I was writing this chapter on the history of criminalization, and I was getting really disheartened and frustrated because my searches through newspaper archives were not showing Black and brown people providing abortions. So I talked to a researcher, Alicia Gutierrez-Romine, who wrote the book From Back Alley to the Border, in which she talks about the history and legalization of abortion in California. She was able to talk about news coverage in her book because all of the newspapers historically in California are digitized, so she was able to search them and put together stories through all these articles. She said that you have to start looking up phrases like “botched abortion,” “illegal operation,” and old slurs. So I went to, which is run by Ancestry, and searched for terms like “botched operation by ‘negress,’” because that’s what they called a Black midwife. I ended up finding stories of Black providers and midwives, but they’re only covered when they’re being arrested, because people weren’t going to write a profile on them. So they operated under the radar. I found, like, twenty-five different folks from the earliest of the newspapers, from around the 1820s. That’s when some of the first laws on abortion took effect.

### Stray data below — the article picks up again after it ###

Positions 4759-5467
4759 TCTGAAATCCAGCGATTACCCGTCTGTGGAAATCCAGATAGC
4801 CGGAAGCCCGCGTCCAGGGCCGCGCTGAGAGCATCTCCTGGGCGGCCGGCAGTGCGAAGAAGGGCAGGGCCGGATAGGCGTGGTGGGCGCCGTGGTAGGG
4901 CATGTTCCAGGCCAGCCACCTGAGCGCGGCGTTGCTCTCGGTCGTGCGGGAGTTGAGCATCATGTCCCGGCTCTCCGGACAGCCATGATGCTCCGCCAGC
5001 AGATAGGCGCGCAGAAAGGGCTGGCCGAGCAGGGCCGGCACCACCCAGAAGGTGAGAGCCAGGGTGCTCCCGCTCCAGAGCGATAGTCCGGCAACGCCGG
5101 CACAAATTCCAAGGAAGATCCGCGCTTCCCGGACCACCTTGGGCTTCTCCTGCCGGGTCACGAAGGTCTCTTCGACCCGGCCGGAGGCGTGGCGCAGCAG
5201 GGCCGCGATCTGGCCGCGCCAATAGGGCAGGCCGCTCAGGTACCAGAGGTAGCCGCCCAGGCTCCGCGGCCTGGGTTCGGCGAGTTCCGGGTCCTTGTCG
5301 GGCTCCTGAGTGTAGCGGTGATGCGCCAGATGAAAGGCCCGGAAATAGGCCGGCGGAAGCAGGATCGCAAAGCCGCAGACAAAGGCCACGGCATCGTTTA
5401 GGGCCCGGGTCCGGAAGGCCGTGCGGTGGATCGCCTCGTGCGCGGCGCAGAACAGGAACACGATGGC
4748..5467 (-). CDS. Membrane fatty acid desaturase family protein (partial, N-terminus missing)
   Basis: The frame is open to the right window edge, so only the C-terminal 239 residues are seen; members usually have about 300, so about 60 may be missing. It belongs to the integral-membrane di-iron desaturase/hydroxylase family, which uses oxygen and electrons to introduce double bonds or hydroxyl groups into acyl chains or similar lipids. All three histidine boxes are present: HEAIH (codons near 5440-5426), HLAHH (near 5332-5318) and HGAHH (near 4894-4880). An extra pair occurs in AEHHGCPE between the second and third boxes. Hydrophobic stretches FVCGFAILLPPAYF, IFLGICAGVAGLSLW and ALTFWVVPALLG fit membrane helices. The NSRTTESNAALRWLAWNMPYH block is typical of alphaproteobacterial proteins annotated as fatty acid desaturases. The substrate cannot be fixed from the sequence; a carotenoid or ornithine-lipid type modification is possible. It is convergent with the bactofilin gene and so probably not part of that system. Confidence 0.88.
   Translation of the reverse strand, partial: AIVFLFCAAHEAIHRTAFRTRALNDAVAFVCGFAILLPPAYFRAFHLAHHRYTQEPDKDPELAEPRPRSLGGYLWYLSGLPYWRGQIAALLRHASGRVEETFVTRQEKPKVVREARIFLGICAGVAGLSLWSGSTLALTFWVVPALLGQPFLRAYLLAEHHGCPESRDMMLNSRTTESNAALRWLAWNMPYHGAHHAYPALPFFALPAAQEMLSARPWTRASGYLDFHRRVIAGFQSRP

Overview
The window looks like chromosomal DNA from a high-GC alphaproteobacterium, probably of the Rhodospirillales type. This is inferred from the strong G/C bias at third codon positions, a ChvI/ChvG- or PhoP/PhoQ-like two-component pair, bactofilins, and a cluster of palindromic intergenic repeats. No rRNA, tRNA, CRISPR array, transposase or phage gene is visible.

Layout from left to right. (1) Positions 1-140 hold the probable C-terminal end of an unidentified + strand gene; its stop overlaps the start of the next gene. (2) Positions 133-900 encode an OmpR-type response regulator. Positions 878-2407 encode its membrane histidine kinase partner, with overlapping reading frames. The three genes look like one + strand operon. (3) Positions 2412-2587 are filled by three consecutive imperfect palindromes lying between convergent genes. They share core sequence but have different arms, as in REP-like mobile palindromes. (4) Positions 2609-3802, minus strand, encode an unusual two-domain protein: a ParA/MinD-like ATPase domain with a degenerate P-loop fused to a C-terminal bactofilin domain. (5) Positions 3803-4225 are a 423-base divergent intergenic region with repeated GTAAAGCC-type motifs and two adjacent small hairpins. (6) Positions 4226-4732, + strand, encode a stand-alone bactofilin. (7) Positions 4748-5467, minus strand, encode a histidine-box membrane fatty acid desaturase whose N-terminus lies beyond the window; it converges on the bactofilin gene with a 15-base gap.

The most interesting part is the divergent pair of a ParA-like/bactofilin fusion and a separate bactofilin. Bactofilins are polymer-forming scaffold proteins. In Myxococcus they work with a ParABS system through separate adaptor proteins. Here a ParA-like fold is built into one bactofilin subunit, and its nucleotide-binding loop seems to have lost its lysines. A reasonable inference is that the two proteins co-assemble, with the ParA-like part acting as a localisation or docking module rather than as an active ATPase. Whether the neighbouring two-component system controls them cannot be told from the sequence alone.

How did the tone of abortion coverage change throughout the nineteenth century into the twentieth century?  

In the 1800s, you see coverage of people being prosecuted in the event that someone died of an abortion. It’s interesting, because 1800s newspapers actually have multiple column inches on it. In the 1850s and ’60s, you start to see ads for tansy pills and pennyroyal [abortifacient] pills just showing up in newspapers. But as we get into, like, the mid-1900s, you can see newspapers really turn on abortion providers—they talk about whether they have money or not, they highlight their race even more. You also see more Black male abortion providers versus Black women. It is really interesting to watch that shift happen.

How abortion is covered on television and film has driven a lot of the stigma around it, of course, but so has how it’s covered in the news. It is only covered in the most deserving of situations, like a white married woman who is facing health risks; that’s going to drum up a lot of sympathy. Those people, of course, deserve access to an abortion. But what that ends up doing is saying there are these other people who don’t really deserve abortions, and they should not have sex. It’s part of what happens when you only talk about restrictions in the context of danger and people dying. 

Other notable stories: